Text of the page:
As I study English Philology, I have to take a course called English Grammar. In this course, I need, among other things, to analise sentences, and make syntax trees of them. Yes, those trees where you disect a sentence into phrases. But how do I, a completely blind person, do it? Images and arrows are inaccessible for me, and the Arboreal and ArborWin fonts, although I haven't tested them, seem to be inaccessible too. Here, I'll show the method I use.
How I do it
To draw a tree, I use Excel spreadsheets. To draw a node (an item of a tree) which has two branches, I use a merged cell, which splits into two cells below it. Then, if one of the cells has further branches, I do the same thing.
With this procedure, I can draw a tree with an arbitrary depth, and an arbitrary number of branches by node (although normally I work with two branches per node for this kind of tree). I think that with this system trees are easy to draw, or at least, easier than other systems I have tried. Visually, it works too, which is a plus.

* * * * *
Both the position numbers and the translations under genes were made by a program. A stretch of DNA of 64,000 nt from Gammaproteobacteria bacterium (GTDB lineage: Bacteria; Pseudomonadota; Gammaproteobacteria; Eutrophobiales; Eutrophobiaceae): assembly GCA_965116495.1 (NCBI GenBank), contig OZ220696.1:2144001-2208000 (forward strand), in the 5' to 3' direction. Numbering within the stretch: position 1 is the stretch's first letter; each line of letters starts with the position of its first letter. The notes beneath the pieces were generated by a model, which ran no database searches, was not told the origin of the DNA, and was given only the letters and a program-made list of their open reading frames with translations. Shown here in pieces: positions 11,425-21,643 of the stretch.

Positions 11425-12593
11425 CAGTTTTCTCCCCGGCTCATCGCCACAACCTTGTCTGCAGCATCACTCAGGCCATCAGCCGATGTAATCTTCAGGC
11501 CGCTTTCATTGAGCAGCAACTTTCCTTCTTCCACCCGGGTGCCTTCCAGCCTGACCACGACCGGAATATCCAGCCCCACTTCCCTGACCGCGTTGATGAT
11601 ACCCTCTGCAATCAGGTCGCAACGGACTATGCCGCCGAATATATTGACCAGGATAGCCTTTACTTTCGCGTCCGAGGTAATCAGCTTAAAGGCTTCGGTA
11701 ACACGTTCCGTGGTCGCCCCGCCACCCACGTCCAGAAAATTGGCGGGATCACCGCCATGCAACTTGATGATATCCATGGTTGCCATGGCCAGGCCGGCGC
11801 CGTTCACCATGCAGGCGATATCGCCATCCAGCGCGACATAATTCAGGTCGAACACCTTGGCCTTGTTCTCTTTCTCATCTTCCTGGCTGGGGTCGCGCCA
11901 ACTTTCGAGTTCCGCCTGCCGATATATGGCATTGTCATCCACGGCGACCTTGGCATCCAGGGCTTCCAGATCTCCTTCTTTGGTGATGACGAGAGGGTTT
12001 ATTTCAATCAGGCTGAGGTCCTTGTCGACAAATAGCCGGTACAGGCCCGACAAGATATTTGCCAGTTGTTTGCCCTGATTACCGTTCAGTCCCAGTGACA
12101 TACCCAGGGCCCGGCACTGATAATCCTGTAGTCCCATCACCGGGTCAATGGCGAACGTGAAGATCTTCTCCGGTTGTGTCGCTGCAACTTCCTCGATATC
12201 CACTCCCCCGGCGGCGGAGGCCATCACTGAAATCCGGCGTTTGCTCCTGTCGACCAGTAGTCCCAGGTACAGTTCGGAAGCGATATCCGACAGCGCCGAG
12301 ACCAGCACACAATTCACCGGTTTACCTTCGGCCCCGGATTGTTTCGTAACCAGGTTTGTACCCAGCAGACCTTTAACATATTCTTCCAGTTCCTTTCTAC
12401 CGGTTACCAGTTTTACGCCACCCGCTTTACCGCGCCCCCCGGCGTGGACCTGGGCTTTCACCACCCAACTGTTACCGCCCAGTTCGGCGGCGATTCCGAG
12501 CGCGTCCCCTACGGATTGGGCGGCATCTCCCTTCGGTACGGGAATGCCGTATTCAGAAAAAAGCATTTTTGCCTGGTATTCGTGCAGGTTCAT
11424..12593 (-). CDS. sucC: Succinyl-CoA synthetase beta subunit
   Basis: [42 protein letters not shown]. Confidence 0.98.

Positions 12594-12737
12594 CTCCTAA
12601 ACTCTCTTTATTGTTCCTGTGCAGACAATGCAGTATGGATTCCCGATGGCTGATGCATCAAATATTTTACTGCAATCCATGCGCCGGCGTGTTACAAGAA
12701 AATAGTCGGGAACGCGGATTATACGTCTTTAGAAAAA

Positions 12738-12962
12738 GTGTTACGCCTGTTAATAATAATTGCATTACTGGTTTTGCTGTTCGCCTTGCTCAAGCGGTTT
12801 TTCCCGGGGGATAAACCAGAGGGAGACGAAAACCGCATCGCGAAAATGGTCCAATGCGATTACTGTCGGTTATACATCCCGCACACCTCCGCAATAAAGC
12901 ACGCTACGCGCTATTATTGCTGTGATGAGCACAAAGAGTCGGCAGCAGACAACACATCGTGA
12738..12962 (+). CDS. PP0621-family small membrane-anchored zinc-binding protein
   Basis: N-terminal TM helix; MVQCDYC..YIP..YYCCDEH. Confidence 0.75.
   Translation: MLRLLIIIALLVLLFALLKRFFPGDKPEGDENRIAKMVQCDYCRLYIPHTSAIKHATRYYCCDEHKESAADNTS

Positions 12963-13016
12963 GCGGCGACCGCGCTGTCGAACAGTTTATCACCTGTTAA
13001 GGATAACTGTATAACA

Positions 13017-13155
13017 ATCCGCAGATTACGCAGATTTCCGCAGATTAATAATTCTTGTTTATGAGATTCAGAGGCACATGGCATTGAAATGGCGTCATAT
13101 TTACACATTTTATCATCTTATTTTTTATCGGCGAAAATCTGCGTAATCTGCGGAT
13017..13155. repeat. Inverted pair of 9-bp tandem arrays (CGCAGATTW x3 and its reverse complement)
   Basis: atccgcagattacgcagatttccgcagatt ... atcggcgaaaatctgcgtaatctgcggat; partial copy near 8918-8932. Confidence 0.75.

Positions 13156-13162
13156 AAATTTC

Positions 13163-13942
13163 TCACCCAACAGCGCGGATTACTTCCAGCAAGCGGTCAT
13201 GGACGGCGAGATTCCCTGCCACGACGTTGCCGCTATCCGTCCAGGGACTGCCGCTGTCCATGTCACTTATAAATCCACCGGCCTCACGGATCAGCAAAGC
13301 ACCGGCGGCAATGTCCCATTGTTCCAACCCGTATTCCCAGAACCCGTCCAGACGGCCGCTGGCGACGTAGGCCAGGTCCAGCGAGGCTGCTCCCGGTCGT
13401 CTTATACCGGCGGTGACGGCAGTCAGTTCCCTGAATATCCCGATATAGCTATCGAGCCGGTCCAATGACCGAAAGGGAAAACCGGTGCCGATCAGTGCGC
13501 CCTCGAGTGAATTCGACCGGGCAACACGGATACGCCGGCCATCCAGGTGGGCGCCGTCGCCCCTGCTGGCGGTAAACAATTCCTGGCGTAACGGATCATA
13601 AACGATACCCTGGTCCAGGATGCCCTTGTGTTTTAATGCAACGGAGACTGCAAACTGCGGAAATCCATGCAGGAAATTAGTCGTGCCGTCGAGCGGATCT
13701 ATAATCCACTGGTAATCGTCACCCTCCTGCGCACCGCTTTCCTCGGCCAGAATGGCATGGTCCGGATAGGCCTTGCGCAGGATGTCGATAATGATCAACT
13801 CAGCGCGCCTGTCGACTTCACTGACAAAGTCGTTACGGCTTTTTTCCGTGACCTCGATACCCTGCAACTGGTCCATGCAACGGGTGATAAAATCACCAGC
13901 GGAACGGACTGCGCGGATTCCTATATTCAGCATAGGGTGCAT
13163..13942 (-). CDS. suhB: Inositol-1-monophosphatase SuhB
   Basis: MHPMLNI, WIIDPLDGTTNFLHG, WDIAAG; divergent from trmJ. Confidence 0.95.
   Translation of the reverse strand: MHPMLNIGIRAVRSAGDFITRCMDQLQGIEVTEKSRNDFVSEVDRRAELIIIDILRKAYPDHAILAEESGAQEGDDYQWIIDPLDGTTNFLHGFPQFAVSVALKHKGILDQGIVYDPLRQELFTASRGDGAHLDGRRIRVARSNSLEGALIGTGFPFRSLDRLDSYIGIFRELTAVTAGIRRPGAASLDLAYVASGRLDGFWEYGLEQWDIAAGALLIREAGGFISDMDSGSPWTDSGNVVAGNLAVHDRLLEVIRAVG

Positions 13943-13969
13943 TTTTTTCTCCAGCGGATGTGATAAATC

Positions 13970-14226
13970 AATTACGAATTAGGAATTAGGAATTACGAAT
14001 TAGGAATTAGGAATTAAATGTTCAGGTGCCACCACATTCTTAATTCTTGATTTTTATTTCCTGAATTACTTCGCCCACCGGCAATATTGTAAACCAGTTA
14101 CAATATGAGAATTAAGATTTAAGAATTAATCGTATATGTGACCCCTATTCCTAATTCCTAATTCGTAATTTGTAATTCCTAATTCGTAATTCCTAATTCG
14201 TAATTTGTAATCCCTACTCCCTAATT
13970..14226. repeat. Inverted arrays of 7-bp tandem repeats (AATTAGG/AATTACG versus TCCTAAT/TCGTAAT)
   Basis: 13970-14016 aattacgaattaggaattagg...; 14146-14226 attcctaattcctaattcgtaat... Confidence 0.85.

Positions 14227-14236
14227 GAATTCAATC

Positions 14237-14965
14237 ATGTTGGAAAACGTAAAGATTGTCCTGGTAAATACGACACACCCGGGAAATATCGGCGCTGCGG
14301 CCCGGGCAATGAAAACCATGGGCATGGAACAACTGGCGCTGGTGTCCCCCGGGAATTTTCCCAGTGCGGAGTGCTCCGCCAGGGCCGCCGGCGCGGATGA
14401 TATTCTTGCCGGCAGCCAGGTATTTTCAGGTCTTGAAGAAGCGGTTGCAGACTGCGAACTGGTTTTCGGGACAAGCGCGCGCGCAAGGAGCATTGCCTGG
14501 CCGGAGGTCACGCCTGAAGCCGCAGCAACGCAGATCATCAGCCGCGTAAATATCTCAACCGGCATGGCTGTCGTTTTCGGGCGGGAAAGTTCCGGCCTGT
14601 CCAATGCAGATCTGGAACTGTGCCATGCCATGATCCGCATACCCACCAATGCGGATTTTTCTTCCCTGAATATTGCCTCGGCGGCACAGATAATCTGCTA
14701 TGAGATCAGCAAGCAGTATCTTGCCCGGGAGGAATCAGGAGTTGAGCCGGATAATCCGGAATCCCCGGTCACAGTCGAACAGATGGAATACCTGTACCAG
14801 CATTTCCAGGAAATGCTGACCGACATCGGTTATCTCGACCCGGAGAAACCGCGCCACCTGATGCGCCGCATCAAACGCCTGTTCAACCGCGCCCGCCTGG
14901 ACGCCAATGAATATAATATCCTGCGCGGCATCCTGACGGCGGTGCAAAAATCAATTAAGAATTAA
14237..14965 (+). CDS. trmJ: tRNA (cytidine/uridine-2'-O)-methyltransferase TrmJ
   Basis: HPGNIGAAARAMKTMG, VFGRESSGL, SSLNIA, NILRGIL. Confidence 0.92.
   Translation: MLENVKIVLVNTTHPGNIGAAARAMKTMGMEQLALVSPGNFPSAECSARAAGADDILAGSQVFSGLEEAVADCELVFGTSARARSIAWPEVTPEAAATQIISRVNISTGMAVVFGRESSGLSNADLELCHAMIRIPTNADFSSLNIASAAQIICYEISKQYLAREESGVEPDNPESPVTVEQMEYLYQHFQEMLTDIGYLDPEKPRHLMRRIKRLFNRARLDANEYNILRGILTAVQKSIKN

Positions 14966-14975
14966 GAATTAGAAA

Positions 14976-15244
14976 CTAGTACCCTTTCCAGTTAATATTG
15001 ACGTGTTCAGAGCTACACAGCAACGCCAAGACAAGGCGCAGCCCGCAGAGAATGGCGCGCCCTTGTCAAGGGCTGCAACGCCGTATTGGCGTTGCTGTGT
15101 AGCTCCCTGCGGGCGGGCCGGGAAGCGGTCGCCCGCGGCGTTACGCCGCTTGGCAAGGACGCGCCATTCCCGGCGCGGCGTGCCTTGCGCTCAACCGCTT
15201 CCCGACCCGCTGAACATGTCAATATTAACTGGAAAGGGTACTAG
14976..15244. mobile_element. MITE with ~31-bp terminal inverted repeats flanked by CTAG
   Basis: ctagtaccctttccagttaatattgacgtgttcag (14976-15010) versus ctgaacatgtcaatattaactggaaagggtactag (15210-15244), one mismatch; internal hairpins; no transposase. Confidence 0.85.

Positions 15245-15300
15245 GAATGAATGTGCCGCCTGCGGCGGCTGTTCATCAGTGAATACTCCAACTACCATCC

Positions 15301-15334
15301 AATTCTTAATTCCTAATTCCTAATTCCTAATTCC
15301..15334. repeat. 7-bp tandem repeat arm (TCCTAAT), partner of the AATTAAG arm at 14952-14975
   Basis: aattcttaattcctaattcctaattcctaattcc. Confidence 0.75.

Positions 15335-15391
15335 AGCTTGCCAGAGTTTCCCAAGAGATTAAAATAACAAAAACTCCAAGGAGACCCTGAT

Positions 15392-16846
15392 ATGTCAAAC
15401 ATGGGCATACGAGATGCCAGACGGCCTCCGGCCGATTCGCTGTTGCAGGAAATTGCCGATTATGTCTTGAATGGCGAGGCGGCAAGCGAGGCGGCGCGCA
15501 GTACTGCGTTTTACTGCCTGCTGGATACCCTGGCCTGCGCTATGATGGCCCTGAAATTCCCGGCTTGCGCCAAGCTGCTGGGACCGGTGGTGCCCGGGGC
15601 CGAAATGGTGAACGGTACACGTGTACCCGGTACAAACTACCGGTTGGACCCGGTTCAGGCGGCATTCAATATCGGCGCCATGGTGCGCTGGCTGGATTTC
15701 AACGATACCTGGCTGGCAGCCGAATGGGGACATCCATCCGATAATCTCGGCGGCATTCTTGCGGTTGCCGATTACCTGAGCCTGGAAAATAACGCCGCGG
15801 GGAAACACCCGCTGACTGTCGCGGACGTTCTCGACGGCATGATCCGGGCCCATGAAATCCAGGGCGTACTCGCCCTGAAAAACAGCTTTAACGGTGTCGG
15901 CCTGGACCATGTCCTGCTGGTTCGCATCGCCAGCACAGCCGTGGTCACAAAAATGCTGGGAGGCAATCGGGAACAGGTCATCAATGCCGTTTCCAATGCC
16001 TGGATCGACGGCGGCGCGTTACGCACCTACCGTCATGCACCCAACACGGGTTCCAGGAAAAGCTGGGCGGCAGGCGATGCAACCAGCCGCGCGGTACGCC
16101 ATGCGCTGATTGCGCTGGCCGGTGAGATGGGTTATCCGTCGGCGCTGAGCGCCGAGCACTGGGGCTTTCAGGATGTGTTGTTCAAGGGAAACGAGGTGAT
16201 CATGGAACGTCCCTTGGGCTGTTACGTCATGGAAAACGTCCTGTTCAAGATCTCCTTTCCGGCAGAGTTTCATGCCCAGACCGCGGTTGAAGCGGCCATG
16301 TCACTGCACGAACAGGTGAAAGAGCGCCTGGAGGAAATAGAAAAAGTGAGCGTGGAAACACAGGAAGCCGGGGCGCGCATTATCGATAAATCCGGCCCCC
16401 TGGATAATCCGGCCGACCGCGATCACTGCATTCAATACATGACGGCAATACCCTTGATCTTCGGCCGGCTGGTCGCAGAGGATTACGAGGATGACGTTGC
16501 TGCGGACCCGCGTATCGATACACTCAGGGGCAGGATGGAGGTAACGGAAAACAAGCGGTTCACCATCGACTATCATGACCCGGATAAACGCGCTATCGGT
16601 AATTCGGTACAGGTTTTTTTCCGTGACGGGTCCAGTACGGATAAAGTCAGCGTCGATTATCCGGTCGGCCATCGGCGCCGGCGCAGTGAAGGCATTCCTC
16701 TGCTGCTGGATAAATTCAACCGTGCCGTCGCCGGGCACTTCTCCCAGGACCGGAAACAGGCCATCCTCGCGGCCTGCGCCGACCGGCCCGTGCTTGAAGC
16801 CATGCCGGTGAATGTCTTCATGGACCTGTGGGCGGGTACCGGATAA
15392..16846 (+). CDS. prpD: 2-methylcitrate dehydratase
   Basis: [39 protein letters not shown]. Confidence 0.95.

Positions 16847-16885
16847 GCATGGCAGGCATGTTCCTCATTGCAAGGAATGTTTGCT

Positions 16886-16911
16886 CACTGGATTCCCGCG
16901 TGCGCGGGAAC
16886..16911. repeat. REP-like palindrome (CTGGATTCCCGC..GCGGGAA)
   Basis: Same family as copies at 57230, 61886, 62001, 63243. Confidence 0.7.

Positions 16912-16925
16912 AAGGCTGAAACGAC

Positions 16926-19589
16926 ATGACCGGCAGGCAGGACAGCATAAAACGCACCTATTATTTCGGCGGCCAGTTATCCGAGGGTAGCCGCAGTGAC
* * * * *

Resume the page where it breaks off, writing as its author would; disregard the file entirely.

Why I don't use brackets
I don't use them because trees can get really complex. I don't know if linguists use them for large trees, but I think that, in trees with brackets, fixing mistakes is harder than in my system. But, if you don't know how to use spreadsheets, or simply you want a more conventional system, this one may work for you.
Of course, the possibilities are endless. If these systems don't convince you, and if you reach an agreement with your instructor (or your student), you may invent a system of your own. Also, if you are a better programmer than me, you may use something like nested dictionaries in YAML1 or the Natural Language ToolKit.
I hope you have found this post helpful and informative. If you have any comments, send me an e-mail or contact me through Twitter. At the time of writing, I haven't added the possibility to post comments yet, but if it's available when you read this, and if you prefer a more public comunication, post a comment. Also, contact me if you have any doubts, and I'll try to answer your questions. Thanks for reading!
I used YAML (although without any programming involved), and although it worked, I found it too space-consumming. ↩